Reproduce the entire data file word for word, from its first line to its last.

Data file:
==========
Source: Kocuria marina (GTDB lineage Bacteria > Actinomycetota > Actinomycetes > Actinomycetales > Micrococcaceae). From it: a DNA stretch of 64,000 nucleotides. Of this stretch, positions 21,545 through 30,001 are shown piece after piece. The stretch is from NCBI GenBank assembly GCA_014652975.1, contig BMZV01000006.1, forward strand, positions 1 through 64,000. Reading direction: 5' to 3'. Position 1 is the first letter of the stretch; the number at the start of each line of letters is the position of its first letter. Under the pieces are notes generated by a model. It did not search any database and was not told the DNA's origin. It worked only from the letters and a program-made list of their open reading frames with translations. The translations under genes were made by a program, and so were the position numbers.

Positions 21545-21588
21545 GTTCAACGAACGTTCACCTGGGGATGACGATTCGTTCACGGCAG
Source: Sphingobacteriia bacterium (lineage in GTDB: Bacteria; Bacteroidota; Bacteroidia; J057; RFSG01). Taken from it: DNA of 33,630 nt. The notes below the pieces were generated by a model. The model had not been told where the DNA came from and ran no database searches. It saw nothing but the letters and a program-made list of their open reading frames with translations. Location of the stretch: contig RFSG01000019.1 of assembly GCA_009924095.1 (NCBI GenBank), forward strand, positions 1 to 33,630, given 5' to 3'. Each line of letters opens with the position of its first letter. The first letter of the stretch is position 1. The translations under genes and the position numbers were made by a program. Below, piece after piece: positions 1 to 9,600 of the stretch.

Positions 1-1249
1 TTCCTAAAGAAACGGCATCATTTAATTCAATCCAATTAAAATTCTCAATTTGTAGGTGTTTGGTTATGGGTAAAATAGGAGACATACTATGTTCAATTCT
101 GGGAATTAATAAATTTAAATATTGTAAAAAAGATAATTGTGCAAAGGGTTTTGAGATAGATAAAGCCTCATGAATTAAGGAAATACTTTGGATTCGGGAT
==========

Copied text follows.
Source: Kocuria marina (GTDB lineage Bacteria > Actinomycetota > Actinomycetes > Actinomycetales > Micrococcaceae). From it: a DNA stretch of 64,000 nucleotides. Of this stretch, positions 21,545 through 30,001 are shown piece after piece. The stretch is from NCBI GenBank assembly GCA_014652975.1, contig BMZV01000006.1, forward strand, positions 1 through 64,000. Reading direction: 5' to 3'. Position 1 is the first letter of the stretch; the number at the start of each line of letters is the position of its first letter. Under the pieces are notes generated by a model. It did not search any database and was not told the DNA's origin. It worked only from the letters and a program-made list of their open reading frames with translations. The translations under genes were made by a program, and so were the position numbers.

Positions 21545-21588
21545 GTTCAACGAACGTTCACCTGGGGATGACGATTCGTTCACGGCAG
Source: Sphingobacteriia bacterium (lineage in GTDB: Bacteria; Bacteroidota; Bacteroidia; J057; RFSG01). Taken from it: DNA of 33,630 nt. The notes below the pieces were generated by a model. The model had not been told where the DNA came from and ran no database searches. It saw nothing but the letters and a program-made list of their open reading frames with translations. Location of the stretch: contig RFSG01000019.1 of assembly GCA_009924095.1 (NCBI GenBank), forward strand, positions 1 to 33,630, given 5' to 3'. Each line of letters opens with the position of its first letter. The first letter of the stretch is position 1. The translations under genes and the position numbers were made by a program. Below, piece after piece: positions 1 to 9,600 of the stretch.

Positions 1-1249
1 TTCCTAAAGAAACGGCATCATTTAATTCAATCCAATTAAAATTCTCAATTTGTAGGTGTTTGGTTATGGGTAAAATAGGAGACATACTATGTTCAATTCT
101 GGGAATTAATAAATTTAAATATTGTAAAAAAGATAATTGTGCAAAGGGTTTTGAGATAGATAAAGCCTCATGAATTAAGGAAATACTTTGGATTCGGGAT